5. Amendments regarding the 'red ink' clause in property insurance contracts

    Limitation of liability clauses in insurance contracts may now be printed in either bold type or red ink. This change will permit policies to be printed using modern computer equipment, without any loss of protection to policyholders.

  6. Amendments regarding continuous licensing of insurers instead of 'annual licence renewals'

    Insurers no longer have to renew their licences. A company is licensed until such time as it requests its licence to be cancelled, or the OIC takes action to remove its licence or place conditions on it.

  7. Amendments regarding Ontario's participation in a policyholder compensation plan for life insurers

    Ontario will be able to become a participating jurisdiction in the compensation plan for life insurance policyholders. Presently, all Ontario life companies are voluntarily members of this plan. Once Ontario becomes a participating jurisdiction, all companies licensed in Ontario for accident and sickness insurance and life insurance will be required to maintain membership in this compensation plan.

  8. Amendments regarding mutual benefit societies

    Mutual benefit societies are no longer to be licensed; the level of benefits they provide do not warrant licensing. The amendments to the legislation prevent these organizations from offering or paying certain benefits that would have been prohibited under the Insurance Act on January 1, 1996.

  9. Amendments regarding the Motor Vehicle Accident Claims Act

    (a) Section 3 of the Motor Vehicle Accident Claims Act (MVAC Act) is amended so that the Superintendent is no longer deemed to be an agent for service in civil actions if the claim is made in respect of an amount paid or payable by an insurer under a policy of insurance.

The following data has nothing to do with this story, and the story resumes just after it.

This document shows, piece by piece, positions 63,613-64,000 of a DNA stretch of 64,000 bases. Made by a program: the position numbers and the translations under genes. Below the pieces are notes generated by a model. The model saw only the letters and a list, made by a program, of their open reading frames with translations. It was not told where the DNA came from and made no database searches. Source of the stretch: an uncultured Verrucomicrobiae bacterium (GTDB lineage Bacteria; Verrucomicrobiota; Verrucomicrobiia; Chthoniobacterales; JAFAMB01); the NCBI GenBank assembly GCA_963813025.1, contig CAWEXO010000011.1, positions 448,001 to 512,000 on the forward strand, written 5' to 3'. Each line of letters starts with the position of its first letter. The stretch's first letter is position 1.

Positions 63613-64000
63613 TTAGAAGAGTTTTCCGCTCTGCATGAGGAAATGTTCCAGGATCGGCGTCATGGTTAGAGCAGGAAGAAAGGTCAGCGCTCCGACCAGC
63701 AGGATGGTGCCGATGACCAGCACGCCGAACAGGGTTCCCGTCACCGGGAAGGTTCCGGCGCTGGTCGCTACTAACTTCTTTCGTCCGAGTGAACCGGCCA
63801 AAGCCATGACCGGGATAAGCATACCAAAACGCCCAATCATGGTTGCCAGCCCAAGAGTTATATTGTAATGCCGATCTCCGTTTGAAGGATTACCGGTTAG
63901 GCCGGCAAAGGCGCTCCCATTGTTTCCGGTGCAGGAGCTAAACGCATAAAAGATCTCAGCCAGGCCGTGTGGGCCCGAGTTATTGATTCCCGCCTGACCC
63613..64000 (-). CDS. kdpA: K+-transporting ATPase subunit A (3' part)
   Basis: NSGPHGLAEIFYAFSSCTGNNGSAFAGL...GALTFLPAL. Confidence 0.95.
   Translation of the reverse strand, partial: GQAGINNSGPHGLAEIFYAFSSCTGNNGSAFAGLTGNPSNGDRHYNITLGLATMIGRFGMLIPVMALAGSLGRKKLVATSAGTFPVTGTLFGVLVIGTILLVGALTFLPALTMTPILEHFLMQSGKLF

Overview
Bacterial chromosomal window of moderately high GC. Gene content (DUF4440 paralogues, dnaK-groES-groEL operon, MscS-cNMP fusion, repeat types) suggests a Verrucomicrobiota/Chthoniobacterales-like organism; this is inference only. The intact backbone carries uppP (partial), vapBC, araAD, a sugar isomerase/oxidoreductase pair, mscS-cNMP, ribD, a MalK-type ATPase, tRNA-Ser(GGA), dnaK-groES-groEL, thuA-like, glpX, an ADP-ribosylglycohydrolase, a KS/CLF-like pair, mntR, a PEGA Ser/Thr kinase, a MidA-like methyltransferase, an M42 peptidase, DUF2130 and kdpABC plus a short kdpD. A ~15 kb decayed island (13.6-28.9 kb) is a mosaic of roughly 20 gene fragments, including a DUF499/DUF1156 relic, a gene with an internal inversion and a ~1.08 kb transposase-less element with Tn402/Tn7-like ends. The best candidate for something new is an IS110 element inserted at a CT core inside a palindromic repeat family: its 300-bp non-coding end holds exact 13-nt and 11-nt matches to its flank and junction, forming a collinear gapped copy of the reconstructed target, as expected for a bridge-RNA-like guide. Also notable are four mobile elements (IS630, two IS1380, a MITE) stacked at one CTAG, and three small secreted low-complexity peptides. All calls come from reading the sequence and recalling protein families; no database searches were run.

(b) As a result, the Motor Vehicle Accident Claims Fund is not required to accept service where an insurer is pursuing its subrogated interest in its own name or in the name of its insured, against an uninsured motorist. Insurers will, therefore, need to find alternative methods of service.

  10. Amendments regarding forms used by life and property & casualty insurers

    Under an amendment to section 121.2 (1) and (2) of the Insurance Act, and Section 16 (1) and (2) -- a new Section 16.(1) of the Compulsory Automobile Insurance Act -- the manner in which forms are approved has been changed. Forms are no longer prescribed by regulation. The Commissioner of Insurance is now authorized to prescribe the information to be included in forms, and approves them. Forms in electronic format are now authorized.

    Note: All insurers are to continue using current forms until further notice. The OIC will inform insurers of any changes by way of future Bulletins.

  11. Amendments regarding investments

    The requirement that each insurance company hold investments in its corporate name is removed, enabling insurers to use modern systems of securities trading. Companies are required to maintain documented systems of control over their investments.

  12. Pension Fund Associations

    The provisions of the Insurance Act dealing with the regulation of Pension Fund Associations are repealed. There are no such licensees.

  13. Amendments regarding insurance brokers

    The by-law making authority of the council of the Registered Insurance Brokers of Ontario is expanded with respect to insurance brokers.


Dina Palozzi

December 30, 1997